Keith Haynes studied Graphic Information Design at Harrow School of Art, which started his journey as an artist, communicating ideas provocatively and powerfully.
What inspires your work as an artist? Music is my biggest inspiration. I have it playing constantly while I’m working and it is my biggest visual stimulus and inspiration. I love the physical elements of popular music culture from records sleeve design, band logos on badges etc. For me it represents a bonafide art form.
Who are your biggest influences? Growing up, I loved the work of Jamie Reid and Barney Bubbles. They were artists working in the music industry and created some great iconic imagery. Their work taught me the that images could be as powerful and transformative as music.
What does your work mean to you? Everything. It’s literally taken over every aspect of my life – and I wouldn’t want it any other way. My wife and I work as a partnership, so it’s safe to say we live and breath our work – although it doesn’t feel like work. Being able to see something develop from a mad idea through to a finished piece is totally satisfying – no matter how frustrating some of the processes can be.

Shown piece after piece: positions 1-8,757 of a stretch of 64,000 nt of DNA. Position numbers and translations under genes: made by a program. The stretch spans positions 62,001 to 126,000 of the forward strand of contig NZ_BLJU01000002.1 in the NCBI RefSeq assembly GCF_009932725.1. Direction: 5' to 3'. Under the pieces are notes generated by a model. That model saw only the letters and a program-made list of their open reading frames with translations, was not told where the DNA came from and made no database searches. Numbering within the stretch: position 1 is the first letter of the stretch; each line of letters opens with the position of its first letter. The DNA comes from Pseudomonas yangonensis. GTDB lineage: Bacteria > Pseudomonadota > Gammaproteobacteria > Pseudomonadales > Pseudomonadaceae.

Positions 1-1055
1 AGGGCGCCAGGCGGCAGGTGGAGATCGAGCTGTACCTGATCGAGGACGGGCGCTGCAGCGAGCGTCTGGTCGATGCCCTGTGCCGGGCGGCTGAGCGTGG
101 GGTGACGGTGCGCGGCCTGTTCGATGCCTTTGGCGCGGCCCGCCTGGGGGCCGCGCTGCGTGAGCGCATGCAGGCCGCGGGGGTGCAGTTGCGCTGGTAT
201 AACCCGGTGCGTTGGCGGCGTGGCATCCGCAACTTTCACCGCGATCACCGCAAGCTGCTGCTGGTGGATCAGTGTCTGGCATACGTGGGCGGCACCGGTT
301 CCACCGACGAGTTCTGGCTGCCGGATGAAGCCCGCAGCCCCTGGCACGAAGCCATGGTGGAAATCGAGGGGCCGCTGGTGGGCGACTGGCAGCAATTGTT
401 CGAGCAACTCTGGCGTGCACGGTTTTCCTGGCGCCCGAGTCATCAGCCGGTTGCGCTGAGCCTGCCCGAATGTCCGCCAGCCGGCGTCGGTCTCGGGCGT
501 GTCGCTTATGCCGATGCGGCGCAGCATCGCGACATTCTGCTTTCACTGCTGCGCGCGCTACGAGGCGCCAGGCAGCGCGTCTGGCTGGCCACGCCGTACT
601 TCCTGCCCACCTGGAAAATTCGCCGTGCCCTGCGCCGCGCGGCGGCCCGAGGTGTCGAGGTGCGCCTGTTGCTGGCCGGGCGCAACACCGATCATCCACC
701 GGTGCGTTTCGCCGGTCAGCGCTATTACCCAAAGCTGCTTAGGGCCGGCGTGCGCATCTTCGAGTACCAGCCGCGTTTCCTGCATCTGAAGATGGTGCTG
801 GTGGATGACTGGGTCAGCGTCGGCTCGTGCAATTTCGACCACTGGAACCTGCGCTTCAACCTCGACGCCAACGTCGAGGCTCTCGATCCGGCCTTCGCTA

What techniques do you use? For my print pieces I work mostly digitally, whether it’s creating textures or recreating fonts and typography. I like the boldness and the graphic discipline, especially when you see that translated physically into a beautiful glossy print. It’s quite different to how I work on my mixed media pieces, which I find gratifying in a tactile way, whereas my printwork is a more mindful process.